To know by similarities
Each one imagines the world according to what he/she has known. There is no other way. It is the memories of our experiences that provide the raw material for the formation of ideas. That makes us special, unique, but it also confronts us with a difficulty: we tend to think that what we imagine also has an equivalent in the thought of others.
I was born near the sea. As a child, the sea and I established a friendship that lasts until today. In marine waters I learned to swim, I took out my first fish, I met lovers, I became a man. At times I have distanced myself from the benefits of this large expanse of salt water. But, I always come back to it.
The rule of natural thinking
That everyone knew the sea was the most natural thing for me. I think that until the end of adolescence there was no room in my imagination to think that there were people who did not know it. Ignorance? Maybe. To be less severe, I could say that it was the naive way in which life is seen when we are children. Today, the little I have learned leads me to other conclusions. I have no doubt that it also operated in me, a certain natural impulse to believe that the ideas we think are common.
Perhaps it was because of this way of thinking that I was so impacted by what happened to a rather older aunt. She was about seventy and I was about eleven. She lived in the countryside, in the mountains that mark the boundaries between Lara and Falcón. She was a distant relative, a bit of a stranger for me, who was rarely spoken about in any conversation after a dinner. A relative who was rarely visited for uncertain reasons.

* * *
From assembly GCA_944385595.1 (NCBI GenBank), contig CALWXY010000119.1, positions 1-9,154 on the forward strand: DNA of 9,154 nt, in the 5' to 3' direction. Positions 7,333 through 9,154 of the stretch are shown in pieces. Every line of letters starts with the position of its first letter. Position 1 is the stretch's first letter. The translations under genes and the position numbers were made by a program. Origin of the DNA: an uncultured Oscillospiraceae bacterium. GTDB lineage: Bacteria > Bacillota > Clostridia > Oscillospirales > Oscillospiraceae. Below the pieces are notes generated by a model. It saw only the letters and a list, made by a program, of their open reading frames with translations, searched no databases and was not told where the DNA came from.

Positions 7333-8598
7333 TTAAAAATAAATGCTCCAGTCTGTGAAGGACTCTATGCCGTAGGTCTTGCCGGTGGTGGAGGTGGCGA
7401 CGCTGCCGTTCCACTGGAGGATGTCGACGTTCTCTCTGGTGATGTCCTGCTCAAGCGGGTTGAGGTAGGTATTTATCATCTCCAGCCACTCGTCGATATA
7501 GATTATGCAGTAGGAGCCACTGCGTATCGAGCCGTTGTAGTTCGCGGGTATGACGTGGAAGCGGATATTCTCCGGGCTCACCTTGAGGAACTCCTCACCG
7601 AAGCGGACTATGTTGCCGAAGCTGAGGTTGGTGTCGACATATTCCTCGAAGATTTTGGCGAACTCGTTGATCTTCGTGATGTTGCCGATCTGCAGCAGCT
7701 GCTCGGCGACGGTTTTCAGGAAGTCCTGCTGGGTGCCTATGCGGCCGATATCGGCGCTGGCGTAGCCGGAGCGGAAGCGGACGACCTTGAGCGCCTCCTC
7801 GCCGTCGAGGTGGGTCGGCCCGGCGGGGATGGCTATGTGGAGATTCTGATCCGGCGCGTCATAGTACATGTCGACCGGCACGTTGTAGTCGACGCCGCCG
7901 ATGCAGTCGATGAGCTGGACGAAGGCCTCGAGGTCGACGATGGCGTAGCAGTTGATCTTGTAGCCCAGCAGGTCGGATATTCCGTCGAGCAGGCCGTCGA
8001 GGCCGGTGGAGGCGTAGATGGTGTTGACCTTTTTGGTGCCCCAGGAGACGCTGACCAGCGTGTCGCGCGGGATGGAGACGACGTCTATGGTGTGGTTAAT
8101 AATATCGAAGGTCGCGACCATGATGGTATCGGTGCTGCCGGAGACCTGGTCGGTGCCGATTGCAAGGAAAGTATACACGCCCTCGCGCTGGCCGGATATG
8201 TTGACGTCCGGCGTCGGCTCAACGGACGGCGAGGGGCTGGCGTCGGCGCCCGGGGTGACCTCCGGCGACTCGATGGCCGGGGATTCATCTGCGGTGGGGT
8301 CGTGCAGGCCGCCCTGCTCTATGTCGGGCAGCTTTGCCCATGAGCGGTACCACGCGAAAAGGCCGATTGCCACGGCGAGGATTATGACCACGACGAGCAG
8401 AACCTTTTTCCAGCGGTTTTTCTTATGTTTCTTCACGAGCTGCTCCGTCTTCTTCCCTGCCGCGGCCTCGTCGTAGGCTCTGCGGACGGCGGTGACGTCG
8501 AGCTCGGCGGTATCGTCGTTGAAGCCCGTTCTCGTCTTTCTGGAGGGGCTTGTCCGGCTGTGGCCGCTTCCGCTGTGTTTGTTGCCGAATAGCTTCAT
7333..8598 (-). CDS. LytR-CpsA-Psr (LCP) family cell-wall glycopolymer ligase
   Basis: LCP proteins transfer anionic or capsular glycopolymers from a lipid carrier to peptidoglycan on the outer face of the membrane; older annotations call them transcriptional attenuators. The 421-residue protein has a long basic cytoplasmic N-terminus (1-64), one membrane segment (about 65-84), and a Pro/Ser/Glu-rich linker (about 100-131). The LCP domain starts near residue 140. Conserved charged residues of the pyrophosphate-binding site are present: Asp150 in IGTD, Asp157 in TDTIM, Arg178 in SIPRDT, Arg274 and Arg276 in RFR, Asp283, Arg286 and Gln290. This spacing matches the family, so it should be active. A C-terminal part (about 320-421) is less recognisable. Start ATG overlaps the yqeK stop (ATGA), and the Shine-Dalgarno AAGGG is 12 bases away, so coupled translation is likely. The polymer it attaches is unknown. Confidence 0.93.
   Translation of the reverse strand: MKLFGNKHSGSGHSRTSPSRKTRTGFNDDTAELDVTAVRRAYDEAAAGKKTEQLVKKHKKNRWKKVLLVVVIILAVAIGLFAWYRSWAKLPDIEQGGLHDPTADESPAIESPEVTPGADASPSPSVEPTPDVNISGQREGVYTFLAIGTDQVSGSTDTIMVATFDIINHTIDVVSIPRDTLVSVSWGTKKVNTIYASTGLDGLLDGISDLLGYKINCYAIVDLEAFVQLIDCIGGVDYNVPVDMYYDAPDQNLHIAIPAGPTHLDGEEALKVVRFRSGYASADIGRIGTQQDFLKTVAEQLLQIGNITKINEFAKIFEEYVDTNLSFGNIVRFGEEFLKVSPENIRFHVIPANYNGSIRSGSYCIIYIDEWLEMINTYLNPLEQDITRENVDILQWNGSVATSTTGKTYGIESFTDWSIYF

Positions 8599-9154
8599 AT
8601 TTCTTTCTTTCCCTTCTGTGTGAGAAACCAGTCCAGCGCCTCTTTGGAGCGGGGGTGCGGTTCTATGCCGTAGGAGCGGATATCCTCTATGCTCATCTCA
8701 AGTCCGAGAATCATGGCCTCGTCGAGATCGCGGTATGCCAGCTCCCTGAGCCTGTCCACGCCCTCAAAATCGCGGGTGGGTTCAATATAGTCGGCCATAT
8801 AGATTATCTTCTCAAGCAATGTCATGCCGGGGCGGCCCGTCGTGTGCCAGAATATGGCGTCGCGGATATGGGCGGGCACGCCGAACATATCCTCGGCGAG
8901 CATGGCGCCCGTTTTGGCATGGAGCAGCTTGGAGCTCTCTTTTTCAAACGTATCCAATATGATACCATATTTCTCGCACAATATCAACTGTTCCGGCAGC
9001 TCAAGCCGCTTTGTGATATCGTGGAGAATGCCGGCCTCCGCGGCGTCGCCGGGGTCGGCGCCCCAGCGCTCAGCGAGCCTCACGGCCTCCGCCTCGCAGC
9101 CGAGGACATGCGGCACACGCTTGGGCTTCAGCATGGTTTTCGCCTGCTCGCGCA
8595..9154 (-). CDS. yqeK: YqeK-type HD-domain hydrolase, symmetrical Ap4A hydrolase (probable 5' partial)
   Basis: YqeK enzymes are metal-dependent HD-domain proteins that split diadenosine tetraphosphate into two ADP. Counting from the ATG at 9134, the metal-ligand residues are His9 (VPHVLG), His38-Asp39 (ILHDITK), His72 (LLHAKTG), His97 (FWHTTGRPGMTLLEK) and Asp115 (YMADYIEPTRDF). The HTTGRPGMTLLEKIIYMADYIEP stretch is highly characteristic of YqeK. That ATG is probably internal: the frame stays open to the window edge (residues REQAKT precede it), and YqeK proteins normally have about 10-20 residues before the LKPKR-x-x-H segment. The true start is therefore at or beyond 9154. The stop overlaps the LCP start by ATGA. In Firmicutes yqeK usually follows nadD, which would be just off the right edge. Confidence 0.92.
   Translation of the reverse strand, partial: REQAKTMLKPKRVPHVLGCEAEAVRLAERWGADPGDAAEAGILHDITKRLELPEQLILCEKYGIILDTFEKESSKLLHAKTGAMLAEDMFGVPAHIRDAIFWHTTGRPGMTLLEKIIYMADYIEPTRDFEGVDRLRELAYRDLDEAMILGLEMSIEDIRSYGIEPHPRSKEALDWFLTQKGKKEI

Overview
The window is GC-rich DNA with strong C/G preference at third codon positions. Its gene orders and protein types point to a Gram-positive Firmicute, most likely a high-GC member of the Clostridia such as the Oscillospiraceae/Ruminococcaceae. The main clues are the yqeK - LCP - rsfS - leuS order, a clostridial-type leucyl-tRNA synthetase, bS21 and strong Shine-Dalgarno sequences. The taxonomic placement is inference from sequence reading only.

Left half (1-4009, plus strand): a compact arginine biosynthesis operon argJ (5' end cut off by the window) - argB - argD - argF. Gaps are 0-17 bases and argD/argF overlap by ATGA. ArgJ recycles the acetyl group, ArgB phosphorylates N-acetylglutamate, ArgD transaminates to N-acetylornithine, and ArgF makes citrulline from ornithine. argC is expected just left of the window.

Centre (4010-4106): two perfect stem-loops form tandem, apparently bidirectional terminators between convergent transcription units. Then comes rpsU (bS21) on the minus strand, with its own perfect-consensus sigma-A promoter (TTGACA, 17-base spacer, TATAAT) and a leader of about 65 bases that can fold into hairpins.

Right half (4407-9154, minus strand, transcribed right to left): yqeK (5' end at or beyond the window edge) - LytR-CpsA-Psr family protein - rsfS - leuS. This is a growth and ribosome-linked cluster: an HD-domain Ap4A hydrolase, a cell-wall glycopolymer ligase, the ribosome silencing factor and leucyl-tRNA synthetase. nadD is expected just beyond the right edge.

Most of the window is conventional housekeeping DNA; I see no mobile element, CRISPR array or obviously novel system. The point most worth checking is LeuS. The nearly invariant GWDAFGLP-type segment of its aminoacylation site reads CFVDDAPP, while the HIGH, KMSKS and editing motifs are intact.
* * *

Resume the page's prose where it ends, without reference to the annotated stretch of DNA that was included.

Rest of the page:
Reality defies thought
One day, my aunt came to visit our house in Caracas, for health reasons I think. To celebrate her arrival, my father planned a trip to the beach, at Macuto. My aunt accepted the invitation without any surprise and with much gratitude. I don't believe that anyone in my family thought at the time that my aunt didn't know what the sea was.
The image has never wanted to leave my memory. Sometimes, when I’m unprepared, the scene of that seventy years old lady comes to my mind, sheathed in a large sleeping coat acting as a swim suit, jumping holding my hand as if she was a little girl.
Rarely had I seen anyone so cheerful and surprised. The aunt jumped, splashed in the water, came in and out, made holes with her feet in the sand, applauded... From a distance, anyone would have thought she had lost her mind. She was my aunt, the ultimate expression of a pure and naive spirit.
Thanks for your time.